I think the real testament to what you have done came in the comments made by the families. Dan Gade’s wife, Wendy, said, “This was the homecoming we never got, because Dan landed in the hospital.” Torrey Shannon, wife of Dan Shannon, wrote to us: “I cannot tell you what memories were made and what life events were created for us. Dan got to do something he never did before, right before his children, a dream come true. Thanks for making it all possible.”

Thank YOU, for making this a life changing experience for all of these brave warriors.

KIRK M. BAUER, JD

Thanks For Family Day Support

Dear Editor,

I would like to thank everyone who came out and supported the Family Day Festival on August 20, 2005. This was an exciting and memorable event. The performers were great, the audience enjoyed A.N.S. and King Street. The crowd was also electrified by the Sylfornia King and Brite performance.

Thanks to Edwin Salgado for doing a great job hosting the event, Councilman James Sanders Jr., Youth Congress, India, and all of the families who attended the event. Also, thanks to all who participated in making Family Day a success. See you next year!

EDDIE O’JAY

Back To The Basics

Dear Editor,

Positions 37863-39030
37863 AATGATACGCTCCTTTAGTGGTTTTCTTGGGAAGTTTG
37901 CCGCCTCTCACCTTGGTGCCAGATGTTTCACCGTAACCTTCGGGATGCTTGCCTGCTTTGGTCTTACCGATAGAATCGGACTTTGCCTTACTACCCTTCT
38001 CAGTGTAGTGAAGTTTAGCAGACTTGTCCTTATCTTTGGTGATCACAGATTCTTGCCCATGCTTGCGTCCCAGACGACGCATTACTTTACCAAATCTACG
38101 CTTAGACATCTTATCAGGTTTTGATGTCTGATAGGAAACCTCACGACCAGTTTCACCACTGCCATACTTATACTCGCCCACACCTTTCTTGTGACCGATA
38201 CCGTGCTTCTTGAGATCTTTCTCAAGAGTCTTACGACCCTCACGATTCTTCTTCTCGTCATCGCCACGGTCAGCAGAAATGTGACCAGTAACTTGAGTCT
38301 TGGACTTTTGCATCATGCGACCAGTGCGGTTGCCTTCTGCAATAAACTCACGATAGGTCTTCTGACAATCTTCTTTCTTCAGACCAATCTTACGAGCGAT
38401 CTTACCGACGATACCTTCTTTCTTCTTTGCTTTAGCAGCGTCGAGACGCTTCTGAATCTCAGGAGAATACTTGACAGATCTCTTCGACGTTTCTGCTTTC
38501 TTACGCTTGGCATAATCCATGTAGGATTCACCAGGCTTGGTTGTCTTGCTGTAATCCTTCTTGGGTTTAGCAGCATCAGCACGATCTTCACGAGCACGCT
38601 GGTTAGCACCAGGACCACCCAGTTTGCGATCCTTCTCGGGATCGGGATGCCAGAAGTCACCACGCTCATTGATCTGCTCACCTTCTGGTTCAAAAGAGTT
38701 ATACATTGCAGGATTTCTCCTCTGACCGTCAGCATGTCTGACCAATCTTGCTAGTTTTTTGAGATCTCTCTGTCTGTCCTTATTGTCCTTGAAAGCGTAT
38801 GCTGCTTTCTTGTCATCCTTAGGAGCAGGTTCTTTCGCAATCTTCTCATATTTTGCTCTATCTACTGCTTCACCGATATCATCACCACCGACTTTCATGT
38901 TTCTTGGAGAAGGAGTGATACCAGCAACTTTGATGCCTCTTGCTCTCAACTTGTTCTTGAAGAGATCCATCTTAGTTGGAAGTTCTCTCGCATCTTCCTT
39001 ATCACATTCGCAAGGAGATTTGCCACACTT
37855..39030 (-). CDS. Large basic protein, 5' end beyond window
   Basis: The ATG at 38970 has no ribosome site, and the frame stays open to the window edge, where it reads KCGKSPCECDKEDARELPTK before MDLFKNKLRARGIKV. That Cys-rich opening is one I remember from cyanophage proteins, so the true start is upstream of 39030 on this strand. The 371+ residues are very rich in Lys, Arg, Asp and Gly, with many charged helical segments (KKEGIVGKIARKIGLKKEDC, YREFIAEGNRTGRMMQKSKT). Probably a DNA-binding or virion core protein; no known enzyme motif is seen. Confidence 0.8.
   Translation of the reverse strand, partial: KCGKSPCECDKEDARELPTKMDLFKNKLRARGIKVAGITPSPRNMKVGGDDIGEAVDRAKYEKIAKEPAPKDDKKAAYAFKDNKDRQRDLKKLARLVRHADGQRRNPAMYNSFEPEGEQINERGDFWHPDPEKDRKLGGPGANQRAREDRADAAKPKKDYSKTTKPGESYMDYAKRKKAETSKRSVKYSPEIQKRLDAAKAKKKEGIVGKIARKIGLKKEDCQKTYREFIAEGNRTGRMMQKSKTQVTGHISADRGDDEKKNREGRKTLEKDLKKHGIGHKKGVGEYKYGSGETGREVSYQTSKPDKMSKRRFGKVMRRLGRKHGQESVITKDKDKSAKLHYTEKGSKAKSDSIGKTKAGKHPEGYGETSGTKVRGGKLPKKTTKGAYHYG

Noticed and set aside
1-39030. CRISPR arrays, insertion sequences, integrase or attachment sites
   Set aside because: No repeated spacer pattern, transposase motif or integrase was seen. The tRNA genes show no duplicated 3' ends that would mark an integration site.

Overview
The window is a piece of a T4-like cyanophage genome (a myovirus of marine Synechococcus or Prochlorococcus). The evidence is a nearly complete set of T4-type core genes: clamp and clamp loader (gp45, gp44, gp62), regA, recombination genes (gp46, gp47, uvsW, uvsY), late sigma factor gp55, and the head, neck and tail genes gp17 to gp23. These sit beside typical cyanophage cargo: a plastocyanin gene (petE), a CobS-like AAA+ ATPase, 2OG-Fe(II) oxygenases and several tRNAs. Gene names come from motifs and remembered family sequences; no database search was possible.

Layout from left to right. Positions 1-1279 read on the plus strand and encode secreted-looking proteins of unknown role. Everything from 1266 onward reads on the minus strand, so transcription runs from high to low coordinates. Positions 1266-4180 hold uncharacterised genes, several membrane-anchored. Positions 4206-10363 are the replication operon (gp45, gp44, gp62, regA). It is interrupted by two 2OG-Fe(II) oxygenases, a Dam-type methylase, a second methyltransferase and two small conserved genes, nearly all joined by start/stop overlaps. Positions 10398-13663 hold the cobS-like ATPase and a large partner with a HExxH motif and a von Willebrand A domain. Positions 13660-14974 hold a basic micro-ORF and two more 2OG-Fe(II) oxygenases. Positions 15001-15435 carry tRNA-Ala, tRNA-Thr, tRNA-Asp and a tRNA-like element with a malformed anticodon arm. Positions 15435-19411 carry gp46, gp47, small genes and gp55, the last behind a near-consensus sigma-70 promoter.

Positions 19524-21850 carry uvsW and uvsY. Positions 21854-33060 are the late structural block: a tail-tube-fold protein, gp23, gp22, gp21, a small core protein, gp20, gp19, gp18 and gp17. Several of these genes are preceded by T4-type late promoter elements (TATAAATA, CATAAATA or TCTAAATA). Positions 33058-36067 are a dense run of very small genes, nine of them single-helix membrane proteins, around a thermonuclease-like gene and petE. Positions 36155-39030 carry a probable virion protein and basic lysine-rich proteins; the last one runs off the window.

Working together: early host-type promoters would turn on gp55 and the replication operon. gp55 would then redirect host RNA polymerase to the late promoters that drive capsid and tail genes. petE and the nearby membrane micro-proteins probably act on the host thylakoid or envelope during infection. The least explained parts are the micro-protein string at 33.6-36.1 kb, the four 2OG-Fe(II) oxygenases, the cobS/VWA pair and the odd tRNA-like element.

I find myself in the rare position of agreeing with John Paul Culotta on his description of Wal-Mart. 

I have a concern however about the following statements. (1) “Society may not be served by the low prices that come at the expense of a just social order. All units of society (government, business, labor unions, press, and religious organizations) need to be concerned about the effects of their actions. And (2) “Can our country survive without a manufacturing sector? It may but the dislocation of American workers is a price we all must pay through higher taxes because of unemployment insurance benefits and welfare benefits that must be paid. It also does not address the social impact that massive unemployment causes. Broken marriages, suicides, depression, lower living standards, and homelessness can be the result of the dislocation of the manufacturing sector.”